Some of the pros with the electric fans – 1) more HP - 2) cooled the motor much faster at idle or low RPM – 3) drove for 10 or 15k miles over the mountains and through the woods and worked as well as stock or SC fan. – 4) can shut them down for water crossing.
Some cons 1) very noisy - 2) These fans pulled (tested) a total of 25 amps when running. – 3) it takes a pancake design fan motor (usually moves less air) to fit in because of water pump etc. - 4) They need to be wired to either constant on, or have to come on with the AC compressor. I ended up changing to constant on. I cannot speak for other models but with the 97 40th the AC cycles on and off repeatedly which is tough on the fan relays. Also, along this line I had problems with the fuses going bad. Not the fuse itself, but the fuse holder. It would get so hot on one leg of the fuse (#12 wires) that it melted the fuse holder. Tried several and had the same problem. I’m sure this could be fixed but when back in the woods it’s tough. Another problem I think with my design was the larger fan seemed to fight or actually draw through the shroud hole for the smaller fan. Probably just as well off with one fan? Lastly, for my particular type of use, if the electric fans were to go bad, it would be hard to find a replacement.
Other pic shows electric fans I was using.

Radiator 1.jpg
problems with the fuses going bad. Not the fuse itself, but the fuse holder. It would get so hot on one leg of the fuse (#12 wires) that it melted the fuse holder

I had that problem, solved by switching to what are called Maxi fuses and holder in the UK. They're like a bigger version of the normal spade fuses with much higher current ratings. Problem solved for me.

The blades on my fans are shaped more like the OEM fan blades where yours seem less shaped? A pair of 13" are about the width of the radiator so I wonder if they give better coverage and cooling? They came with short tubular shrouds that they suck the air down.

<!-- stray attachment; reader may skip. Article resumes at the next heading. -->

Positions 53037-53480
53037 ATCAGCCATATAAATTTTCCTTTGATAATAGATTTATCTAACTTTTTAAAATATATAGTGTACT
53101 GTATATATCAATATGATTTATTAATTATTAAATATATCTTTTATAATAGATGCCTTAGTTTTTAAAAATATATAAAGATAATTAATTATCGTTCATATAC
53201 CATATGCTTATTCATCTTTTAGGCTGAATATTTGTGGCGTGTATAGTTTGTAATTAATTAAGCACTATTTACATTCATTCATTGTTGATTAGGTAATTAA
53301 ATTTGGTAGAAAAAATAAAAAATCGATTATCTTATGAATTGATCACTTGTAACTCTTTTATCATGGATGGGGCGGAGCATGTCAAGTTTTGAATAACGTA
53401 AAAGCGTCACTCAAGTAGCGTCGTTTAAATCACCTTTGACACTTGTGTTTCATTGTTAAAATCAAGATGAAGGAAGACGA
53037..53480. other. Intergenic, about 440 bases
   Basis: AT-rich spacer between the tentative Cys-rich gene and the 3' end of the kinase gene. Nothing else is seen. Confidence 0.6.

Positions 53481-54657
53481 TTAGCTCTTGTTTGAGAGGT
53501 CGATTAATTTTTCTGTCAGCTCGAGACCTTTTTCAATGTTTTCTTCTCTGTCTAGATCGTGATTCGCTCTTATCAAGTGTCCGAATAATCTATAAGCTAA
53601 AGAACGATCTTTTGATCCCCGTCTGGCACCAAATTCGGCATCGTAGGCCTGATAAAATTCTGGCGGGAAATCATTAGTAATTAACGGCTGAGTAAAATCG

They definately shift a lot of air which is good when stationary or low speed but I wonder how much of that heat gets to escape the engine bay with no real turbulance in there.

A point worth mentioning is that the factory fan; by design, throws air outward and rearward (essentially around the engine). This turbulance also pushes hot air out the bottom of the engine compartmnet from front to rear.

The electric fans are designed to push air predominantly in one direction. This may improve cooling of the radiator, but does little for all of the other heat sources under the hood.

I just ripped the dual electric fans out. They sucked and couldn't keep the 350 cool pulling grades, much less on hot days, even when both fans were running. I put the mechanical blade and fan clutch on and I've been climbing super steep, soupy muddy slopes, grinding low rpm's up 1000 ft climbs without even breaking a sweat. I love the mechanical fan. I will not be switching back to the electrics. No relay problems, no cooling problems, and no on and off switching or screwing around. The mechanical setup runs with the engine and everything stays cool. Perfect!